David delivers up to the Gibeonites seven of Saul’s grandsons, who were cruelly murdered. He also orders his son Solomon to put to death Adonijah, his other son, and Joab his general. Their king Asa destroys a considerable number of the people in Jerusalem, and Baasha assassinates Nadab, the son of Jeroboam, and all his family and kindred. Jebu assassinates Jaram and Ochosias, Ahab’s seventy sons, forty-two brethren of Ochosias, and all their kindred. Athaliah assassinates all her grandsons except Joash and she, in her turn, is assassinated by the high priest, Johoiada. Joash is assassinated by his servants, and his son Amaziah meets with the same fate. Zachariah is slain by Shallum, who, after a short reign, is slain by Menahem. Of this last wretch, the Scriptures assert “that he ripped up all the women that were with child, in Tipshah.” Pekakiah, the son of Menahem, is assassinated by Pekah, the son of Remaliah, and Pekah himself is assassinated by Hoshea, the son of Elah. Of Manasseh, it is said, that he “shed innocent blood, till he had filled Jerusalem from one end to the other.” And Amon, son of Manasseh, is also assassinated, etc.
In the midst of these massacres ten tribes, who are carried off by Salmanazar, king of Babylon, are enslaved and dispersed forever, except some husbandmen, who were left to till the land.
There yet remained two tribes, who were also carried into captivity, and continued in a state of bondage seventy years; then they obtained permission from their conquerors to return to Jerusalem. These two tribes, with the few Jews still remaining in Samaria, were finally subjected to the kings of Persia.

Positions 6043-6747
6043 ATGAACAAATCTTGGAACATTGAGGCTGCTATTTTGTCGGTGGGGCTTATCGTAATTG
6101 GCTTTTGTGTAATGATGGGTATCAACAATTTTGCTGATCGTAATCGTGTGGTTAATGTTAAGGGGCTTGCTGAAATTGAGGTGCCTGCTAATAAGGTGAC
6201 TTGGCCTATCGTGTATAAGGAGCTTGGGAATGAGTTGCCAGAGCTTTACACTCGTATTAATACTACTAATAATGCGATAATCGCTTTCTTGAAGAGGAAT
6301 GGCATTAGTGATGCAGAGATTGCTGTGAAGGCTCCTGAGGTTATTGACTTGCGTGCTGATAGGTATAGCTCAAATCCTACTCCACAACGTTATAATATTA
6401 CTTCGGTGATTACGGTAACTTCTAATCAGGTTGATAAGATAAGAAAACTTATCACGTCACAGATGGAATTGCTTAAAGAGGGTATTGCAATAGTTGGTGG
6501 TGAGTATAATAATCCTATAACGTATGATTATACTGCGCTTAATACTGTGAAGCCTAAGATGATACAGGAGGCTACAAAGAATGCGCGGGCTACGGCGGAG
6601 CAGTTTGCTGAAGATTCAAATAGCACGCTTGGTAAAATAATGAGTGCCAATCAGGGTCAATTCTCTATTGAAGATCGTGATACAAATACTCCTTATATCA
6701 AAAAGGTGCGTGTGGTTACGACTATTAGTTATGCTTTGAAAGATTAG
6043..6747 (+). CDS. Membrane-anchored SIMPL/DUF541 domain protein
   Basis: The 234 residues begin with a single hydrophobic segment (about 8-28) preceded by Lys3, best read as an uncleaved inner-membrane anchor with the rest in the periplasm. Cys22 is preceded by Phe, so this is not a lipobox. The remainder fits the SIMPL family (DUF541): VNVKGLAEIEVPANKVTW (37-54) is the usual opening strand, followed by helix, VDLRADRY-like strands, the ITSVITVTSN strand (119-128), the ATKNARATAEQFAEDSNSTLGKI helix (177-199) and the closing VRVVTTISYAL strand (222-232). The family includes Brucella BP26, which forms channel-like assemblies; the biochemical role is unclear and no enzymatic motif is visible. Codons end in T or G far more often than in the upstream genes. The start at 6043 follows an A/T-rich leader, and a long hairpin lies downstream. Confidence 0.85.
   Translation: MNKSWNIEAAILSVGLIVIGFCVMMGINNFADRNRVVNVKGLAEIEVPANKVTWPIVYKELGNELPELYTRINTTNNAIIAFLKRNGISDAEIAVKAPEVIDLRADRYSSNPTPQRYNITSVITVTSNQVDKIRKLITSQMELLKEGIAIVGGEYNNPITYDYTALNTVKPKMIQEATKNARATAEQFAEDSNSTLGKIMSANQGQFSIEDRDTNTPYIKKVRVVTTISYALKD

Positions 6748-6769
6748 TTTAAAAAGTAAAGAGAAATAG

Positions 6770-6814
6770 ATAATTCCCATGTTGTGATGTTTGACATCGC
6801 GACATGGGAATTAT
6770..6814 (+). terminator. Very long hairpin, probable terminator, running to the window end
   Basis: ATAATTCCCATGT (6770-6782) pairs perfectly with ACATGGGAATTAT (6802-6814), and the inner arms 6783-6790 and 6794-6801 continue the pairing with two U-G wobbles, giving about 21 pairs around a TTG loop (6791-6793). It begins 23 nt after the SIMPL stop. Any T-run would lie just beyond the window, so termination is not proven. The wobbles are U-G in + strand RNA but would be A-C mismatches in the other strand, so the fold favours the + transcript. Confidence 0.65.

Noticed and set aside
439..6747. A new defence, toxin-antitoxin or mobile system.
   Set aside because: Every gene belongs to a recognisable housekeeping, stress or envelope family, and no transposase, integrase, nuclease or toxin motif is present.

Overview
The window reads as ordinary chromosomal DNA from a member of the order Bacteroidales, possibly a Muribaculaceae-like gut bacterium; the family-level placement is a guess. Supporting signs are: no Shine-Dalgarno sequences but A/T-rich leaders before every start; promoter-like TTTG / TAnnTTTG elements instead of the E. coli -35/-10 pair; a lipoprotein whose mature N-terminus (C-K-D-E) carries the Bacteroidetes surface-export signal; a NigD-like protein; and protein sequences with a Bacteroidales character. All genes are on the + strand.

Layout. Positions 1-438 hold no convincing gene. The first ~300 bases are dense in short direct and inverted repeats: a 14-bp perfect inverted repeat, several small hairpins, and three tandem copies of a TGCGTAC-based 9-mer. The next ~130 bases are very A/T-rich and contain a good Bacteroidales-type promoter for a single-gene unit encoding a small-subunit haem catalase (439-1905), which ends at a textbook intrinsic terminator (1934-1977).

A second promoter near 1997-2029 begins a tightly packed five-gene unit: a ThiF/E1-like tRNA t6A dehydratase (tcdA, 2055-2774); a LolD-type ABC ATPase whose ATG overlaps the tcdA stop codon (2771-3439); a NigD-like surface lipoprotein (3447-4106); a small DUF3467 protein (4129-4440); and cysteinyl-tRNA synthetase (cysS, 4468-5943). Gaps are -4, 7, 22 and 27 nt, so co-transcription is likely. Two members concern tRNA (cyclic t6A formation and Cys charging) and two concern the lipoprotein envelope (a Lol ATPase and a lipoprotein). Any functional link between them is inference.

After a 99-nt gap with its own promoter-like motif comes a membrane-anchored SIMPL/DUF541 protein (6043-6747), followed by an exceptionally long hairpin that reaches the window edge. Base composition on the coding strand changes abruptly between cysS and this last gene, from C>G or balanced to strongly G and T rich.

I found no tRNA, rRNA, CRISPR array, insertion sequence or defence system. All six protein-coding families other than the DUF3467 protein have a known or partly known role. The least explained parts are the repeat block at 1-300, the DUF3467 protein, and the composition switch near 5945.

When Alexander became master of Persia, Judea was comprised in his conquests. After Alexander, the Jews remained in subjection, at one time to the Seleucids, his successors in Syria, at another, to the Ptolemies, his successors in Egypt—constantly in a state of subjection, and obtaining a livelihood by acting as brokers in different parts of Asia. They obtained some favors from Ptolemy Epiphanes, king of Egypt. A Jew named Joseph became chief tax-collector in Lower Syria and Judea, which belonged to this Ptolemy. This was the most fortunate state of the Jews, for it was at this time that they built the third part of their city, afterwards called the inclosure, or the wall of the Maccabees, because they finished and completed the work.
From the yoke of King Ptolemy, they passed under that of Antiochus. The courage and greatness of the Maccabees at this point are celebrated by the Jews of Alexandria; but the Maccabees could not prevent the general Antiochus Eupater, son to Antiochus Epiphanes, from razing to the ground the temple, leaving only the sanctuary standing, nor from cutting off the head of Onias, the high priest, who was considered as the instigator of the revolt.